Gabriel Hurley had it all: youth, good job, beautiful girlfriend, new Ford Mustang and an upcoming trip to Las Vegas with the guys.
Then he went to run a quick errand at CVS on the night before his Vegas trip: June 18, 2009.
“That’s when my new life began,” Hurley said to an auditorium filled with Ocean City High School juniors on Tuesday morning.
That night on a narrow bridge in Middlesex, N.J., 10 kids in four cars were out on a joy ride, speeding, goofing around and not attentive to the road. The lead car spun out and hit the bridge. The hood popped open, and a heavy metal air-conditioning compressor went airborne — just as Hurley’s car passed.
The compressor crashed through Hurley’s windshield and into his face — cleaving and smashing his skull and obliterating all his facial features.
“I’m a medical miracle and very lucky to be alive,” said Hurley, who is now blind and has no sense of smell.
Hurley’s story was part of a distracted driving awareness assembly for all OCHS juniors and seniors organized by the Ocean City Police Department and Traffic Safety Unit Supervisor Brian Hopely.
The event coincides with National Distracted Driving Month in April. Statistics show that texting and driving causes 23 percent more accidents — with more than 3,000 teens dying annually in the U.S. in accidents related texting, according to the Ocean City Police Department. Police departments throughout the state have issued more than 3,000 summonses to distracted drivers in April as part of the “U Drive, U Text, U Pay” campaign. The event also comes about four weeks before Ocean City’s high school prom.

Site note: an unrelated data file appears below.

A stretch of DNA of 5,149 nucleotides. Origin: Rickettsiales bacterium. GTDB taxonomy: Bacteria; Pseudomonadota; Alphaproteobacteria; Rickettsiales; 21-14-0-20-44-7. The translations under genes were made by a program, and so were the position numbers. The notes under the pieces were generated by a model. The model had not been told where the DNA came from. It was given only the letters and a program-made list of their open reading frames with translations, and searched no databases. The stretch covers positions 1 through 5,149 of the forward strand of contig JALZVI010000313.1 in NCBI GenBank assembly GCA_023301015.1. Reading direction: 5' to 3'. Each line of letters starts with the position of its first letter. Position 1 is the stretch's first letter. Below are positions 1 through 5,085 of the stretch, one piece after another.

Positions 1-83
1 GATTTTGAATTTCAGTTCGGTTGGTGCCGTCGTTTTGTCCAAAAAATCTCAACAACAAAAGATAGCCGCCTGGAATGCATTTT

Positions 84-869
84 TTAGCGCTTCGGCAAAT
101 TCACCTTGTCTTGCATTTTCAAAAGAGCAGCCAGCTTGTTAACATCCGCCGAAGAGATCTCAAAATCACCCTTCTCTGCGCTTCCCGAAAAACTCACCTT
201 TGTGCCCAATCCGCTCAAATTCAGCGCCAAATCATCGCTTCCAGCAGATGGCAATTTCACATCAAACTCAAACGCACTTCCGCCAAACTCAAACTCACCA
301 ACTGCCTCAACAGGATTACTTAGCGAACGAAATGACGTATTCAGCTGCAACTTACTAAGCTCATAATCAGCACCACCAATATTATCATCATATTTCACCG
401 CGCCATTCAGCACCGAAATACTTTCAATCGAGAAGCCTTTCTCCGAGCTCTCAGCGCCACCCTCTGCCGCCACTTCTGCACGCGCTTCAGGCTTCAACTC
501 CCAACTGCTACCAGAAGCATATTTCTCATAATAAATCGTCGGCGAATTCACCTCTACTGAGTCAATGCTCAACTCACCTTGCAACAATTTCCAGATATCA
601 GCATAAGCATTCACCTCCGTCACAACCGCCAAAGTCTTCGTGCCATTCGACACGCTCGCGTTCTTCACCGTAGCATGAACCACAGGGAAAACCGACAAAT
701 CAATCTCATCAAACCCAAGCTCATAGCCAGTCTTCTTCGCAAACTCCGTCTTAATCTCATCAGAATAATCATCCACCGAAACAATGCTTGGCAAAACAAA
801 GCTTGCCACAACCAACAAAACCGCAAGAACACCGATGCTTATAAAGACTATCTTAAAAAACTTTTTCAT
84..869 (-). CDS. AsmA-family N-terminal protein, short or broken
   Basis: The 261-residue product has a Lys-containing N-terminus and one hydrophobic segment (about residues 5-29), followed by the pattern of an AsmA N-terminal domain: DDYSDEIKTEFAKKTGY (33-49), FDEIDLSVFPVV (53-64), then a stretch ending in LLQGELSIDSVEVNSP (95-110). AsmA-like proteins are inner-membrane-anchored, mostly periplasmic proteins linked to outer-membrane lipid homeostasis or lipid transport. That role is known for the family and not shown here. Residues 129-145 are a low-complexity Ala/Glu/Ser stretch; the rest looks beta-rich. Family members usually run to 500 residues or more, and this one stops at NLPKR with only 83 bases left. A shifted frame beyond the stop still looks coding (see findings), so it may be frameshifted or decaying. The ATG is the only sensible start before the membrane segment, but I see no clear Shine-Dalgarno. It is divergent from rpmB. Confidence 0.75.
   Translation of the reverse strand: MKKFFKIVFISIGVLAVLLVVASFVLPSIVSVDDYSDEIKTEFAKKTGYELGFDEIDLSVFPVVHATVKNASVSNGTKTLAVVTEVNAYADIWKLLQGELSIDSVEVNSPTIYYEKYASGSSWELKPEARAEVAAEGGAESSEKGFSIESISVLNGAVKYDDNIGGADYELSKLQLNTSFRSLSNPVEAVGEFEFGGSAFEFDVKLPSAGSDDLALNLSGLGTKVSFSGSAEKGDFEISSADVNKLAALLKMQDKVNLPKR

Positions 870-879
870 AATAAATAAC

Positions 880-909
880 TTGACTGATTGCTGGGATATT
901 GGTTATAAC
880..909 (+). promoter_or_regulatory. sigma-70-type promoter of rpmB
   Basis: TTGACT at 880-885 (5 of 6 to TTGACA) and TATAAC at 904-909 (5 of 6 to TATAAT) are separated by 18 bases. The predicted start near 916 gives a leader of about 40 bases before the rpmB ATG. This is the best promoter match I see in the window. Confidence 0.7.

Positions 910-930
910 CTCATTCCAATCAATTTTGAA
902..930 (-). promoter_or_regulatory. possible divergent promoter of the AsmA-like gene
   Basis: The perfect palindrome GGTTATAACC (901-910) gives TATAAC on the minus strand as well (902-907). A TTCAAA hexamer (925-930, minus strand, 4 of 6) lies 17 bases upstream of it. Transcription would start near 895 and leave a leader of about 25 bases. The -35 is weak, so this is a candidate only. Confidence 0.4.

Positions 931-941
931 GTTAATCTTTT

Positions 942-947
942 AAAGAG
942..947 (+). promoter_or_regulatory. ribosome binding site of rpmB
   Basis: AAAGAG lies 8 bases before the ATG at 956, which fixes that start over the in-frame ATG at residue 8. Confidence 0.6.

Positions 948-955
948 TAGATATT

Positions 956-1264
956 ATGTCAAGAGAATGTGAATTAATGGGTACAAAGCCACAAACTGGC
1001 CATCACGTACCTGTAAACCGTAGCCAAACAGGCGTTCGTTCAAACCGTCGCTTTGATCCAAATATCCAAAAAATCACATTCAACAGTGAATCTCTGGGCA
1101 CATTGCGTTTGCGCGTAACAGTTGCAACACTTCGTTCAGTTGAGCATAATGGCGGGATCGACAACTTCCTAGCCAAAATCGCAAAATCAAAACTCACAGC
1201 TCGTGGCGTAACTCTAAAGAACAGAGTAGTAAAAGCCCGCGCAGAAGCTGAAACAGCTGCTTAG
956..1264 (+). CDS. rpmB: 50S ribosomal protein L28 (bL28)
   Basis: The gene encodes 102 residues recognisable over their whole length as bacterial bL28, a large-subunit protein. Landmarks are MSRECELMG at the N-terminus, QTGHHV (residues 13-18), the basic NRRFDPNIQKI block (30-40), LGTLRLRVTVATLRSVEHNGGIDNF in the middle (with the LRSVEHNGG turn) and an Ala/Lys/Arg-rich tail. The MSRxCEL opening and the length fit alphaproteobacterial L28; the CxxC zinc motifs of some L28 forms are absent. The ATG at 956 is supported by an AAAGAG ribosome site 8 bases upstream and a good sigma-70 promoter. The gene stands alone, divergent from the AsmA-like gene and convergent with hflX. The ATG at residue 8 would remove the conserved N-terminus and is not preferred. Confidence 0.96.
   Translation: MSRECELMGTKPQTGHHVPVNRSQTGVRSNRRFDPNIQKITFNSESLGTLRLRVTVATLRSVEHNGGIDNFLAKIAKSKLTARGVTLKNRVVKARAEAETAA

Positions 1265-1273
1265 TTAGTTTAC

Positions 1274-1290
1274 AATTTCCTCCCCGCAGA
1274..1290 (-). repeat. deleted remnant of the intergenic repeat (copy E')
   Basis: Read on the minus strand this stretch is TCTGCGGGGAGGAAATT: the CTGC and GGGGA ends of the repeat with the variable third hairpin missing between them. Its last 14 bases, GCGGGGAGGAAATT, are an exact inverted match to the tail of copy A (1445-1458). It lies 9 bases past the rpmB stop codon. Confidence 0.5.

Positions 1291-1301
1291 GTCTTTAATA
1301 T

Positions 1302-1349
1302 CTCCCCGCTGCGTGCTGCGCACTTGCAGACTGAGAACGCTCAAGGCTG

Hurley will go on to tell his story at Egg Harbor Township High School and at Buena Regional High School before returning home to Middlesex.
“My life shows the capriciousness of fate,” Hurley said. “But how we drive and the choices we make when we’re behind the wheel of a car are within our control.”
Now 29 years old, Hurley was 24 when the accident occurred. He said he was a good student and athlete at St. Joseph High School in Metuchen, and he graduated from Rutgers University in 2008. He had a full-time job in the IT Department at Virgin Mobile.
“My life was about to begin,” he said.
Instead, he woke up in darkness and attached to monitors. Doctors reconstructed Hurley’s face in 12 reconstructive surgeries. He now lives with a lot of help from family and friends and is committed to using his story to help others.
He said he’s chosen happiness over self-pity, and his rock band, The New Black, performs at venues such as the Stone Pony. Part of his presentation on Tuesday included jamming on guitar.
Hurley’s story resonated with his audience — with many students lingering after the assembly to greet and thank him.
The driver who struck him left the same accident with only a broken wrist and a summons for reckless driving.
“Regardless of what happens to the individual who did this to me, it does not change anything,” Hurley said.
What could have changed something, he said, would be for the driver or any of the other nine kids to have acted differently on that fateful night.
“It would have taken only one of them to speak up and say something,” he said.
And that was his message to the Ocean City High School upperclassmen.